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I want to do some things, and I can't think of a single reason why I shouldn't.

My goals have changed as I've aged. Killing deer with trophy racks doesn't interest me the way it did when I was younger. I yearned for it in my 30s and 40s because I believed that's something people in my profession were supposed to do. Now, my goal is to kill a buck that's five years old or more. Boone and Crockett antler scores do not figure into it at all.

I've had an open invitation for 17 years to hunt deer on a farm in northeast Iowa that nobody else hunts. It's about time to accept that invitation.

Unique experiences are more valuable to me these days, and I tend to gravitate toward people with shared values. Camaraderie, laughter and good stories are my trophies nowadays, and I've noticed that as I've met more people with that in common, I get more invitations to hunt prime properties.

That's what the Purple Hull Society is all about. Our appreciation for 16-gauge shotguns is merely a pretense for enjoying each other's company for a day. The actual Purple Hull hunts are the canvas on which the painting appears. Similar values bind me with people like Alan Thomas, Bill Eldridge, Rusty Pruitt and Ed Kubler.

I'd love to do a western and midwestern bird hunting tour with a friend or two and a full complement of double-barrel shotguns. I'd start with pheasants and quail in Kansas and work all the way to Washington and Oregon for sharptail grouse, Hungarian partridge, Gambel's quail and California quail. I have hunted chukar partridge in Idaho. I'd leave those for people with longer legs than mine.

I want to walk up birds on what's left of the western grasslands before the mining and energy industries gobble them up. I'd like to frame a few tail fans, especially one from a sage grouse, to go on my wall next to the two ruffed grouse fans that I got in Idaho in 2010. Oh my gosh, has it really been that long? Where has the time gone?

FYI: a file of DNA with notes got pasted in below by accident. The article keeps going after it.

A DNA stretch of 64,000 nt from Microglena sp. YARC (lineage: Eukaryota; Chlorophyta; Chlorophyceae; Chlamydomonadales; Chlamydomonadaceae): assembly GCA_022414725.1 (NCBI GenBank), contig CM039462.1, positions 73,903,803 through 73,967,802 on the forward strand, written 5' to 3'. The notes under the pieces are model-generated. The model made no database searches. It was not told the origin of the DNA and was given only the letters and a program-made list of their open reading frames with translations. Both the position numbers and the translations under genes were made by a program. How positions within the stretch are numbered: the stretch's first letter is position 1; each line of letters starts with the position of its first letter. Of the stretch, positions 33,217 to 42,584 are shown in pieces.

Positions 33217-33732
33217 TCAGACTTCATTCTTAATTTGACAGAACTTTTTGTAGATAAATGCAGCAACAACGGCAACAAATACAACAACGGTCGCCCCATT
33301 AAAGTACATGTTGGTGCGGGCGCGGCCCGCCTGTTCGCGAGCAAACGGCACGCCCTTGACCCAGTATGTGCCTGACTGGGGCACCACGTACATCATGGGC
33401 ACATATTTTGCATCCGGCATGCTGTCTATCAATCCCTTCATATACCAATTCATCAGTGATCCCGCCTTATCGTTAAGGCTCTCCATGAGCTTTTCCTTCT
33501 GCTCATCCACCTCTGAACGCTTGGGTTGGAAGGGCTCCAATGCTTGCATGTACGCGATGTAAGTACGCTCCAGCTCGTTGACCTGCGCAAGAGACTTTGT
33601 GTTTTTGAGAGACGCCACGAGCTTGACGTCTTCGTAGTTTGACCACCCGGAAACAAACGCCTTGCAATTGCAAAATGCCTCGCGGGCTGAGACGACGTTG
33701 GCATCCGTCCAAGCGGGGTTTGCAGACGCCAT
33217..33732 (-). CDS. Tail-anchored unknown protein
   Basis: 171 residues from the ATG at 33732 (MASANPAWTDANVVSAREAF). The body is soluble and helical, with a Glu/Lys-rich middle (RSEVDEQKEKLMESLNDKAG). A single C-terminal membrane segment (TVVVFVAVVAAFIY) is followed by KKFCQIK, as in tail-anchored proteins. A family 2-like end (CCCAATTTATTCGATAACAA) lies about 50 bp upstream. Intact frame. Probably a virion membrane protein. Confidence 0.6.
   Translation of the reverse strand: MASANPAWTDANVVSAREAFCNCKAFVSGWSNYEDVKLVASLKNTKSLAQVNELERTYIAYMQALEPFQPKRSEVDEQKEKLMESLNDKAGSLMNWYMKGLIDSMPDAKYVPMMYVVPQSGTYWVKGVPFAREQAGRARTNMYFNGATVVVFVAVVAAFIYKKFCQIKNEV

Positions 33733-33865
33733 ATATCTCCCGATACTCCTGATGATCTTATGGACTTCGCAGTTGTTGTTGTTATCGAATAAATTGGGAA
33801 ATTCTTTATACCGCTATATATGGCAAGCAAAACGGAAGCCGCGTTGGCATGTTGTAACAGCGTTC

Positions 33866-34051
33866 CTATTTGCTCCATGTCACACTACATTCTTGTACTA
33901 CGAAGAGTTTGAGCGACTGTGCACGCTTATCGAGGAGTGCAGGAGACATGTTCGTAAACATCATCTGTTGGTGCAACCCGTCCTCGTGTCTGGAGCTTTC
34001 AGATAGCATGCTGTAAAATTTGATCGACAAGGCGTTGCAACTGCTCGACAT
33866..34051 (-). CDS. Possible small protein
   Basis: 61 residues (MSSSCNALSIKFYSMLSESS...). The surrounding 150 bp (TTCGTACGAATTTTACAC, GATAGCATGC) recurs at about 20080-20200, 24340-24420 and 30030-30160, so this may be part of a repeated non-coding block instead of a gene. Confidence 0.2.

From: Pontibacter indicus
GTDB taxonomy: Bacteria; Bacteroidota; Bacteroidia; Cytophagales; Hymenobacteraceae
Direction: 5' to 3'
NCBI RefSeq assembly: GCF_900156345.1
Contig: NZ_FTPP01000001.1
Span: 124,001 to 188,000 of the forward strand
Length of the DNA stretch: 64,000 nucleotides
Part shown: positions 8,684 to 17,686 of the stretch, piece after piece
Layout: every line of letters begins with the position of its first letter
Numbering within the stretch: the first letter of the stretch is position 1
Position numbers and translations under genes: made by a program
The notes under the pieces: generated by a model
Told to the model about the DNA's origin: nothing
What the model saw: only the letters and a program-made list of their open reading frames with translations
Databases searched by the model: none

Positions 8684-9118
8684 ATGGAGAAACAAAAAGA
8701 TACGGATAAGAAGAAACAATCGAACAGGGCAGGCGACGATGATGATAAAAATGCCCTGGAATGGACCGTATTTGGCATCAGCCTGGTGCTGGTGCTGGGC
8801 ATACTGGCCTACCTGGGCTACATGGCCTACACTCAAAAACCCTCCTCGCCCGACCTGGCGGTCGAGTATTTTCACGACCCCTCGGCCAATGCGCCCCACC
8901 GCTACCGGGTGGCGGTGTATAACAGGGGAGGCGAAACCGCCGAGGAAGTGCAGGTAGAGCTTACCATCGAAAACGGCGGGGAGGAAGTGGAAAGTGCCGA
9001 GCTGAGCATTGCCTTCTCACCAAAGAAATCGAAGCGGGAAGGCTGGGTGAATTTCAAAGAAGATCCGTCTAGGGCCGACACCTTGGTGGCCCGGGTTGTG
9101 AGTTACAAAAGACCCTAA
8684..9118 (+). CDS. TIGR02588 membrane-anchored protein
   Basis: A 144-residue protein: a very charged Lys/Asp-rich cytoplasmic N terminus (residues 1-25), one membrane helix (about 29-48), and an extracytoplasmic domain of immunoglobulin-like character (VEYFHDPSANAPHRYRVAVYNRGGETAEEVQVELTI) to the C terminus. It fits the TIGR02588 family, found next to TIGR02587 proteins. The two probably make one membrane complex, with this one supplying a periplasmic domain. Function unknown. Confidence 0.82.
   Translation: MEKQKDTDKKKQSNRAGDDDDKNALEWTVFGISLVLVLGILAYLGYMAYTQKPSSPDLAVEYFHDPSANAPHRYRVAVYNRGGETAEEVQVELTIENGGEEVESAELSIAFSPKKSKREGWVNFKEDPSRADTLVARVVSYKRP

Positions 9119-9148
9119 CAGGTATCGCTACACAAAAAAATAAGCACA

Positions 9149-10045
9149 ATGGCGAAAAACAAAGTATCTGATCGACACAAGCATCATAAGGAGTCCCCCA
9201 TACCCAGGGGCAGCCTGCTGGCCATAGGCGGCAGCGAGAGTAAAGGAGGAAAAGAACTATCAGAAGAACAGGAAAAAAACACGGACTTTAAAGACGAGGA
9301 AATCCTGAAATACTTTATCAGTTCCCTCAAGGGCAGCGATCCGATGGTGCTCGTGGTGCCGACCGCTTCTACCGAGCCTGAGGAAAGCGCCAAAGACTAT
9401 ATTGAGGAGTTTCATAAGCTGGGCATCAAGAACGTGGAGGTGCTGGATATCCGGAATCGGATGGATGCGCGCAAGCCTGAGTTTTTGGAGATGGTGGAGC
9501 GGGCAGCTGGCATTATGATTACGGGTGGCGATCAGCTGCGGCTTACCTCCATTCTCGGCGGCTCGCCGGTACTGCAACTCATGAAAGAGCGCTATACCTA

I would love to do a turkey hunting tour similar to the ones that Jackie Rauls and Wayne Richardson used to do every year. They started in Florida and went as far west as the seasons allowed. I would be happy to hunt just three or four states a season. I am organizing such a tour with a relatively new friend who sees it much as I do.

My turkey hunt in April at Crosstimbers Wildlife Management Area in Oklahoma really lit this fire. It was my most memorable turkey hunt, and I worked hard for a magnificent old Rio Grande gobbler. I would love to have a fan from a Merriam's gobbler for my wall, not for vanity, but for the stories it would tell.

I would love to fish for marlin again. A striped marlin I caught a few years ago in the Sea of Cortez was a lifetime highlight, and I dearly want to experience it again. Unless you have felt a marlin's raw power surging through a fishing rod and lost your breath watching a marlin tail walk while throwing its head wildly from side to side, there's no way to explain the allure.

The best part was the aftermath, celebrating with Jim Hendricks and Brandon Hendricks of Long Beach, Calif., two of the most accomplished anglers I have met. Jim Hendricks is an editor for Sport Fishing magazine. We deduced that we are almost certainly distant relatives. I'll never forget our guide, who did not speak English, roaring with laughter and approval when I yelled, "Venga a su papa! (Come to Papa!)." Sid Dobrin, author of "Fishing, Gone?" shot the scene on video. He inscribed "Venga a Su Papa" in the book he sent me, and he gave that title to the video he posted on YouTube.

I would love to catch giant mahi-mahi off the Guatemala coast. I've caught a lot of smaller mahi-mahi off Baja and Delaware, but not a big one. It doesn't have to be Guatemala. Belize would do. I want the stamps in my passport.

I would love to complete a St. Petersburg Slam, catching a snook, red drum, speckled sea trout and tarpon in one outing. I've gotten three legs several times, but the tarpon has eluded me.

I'm out of space, but I'd love to do more. A whole lot more.

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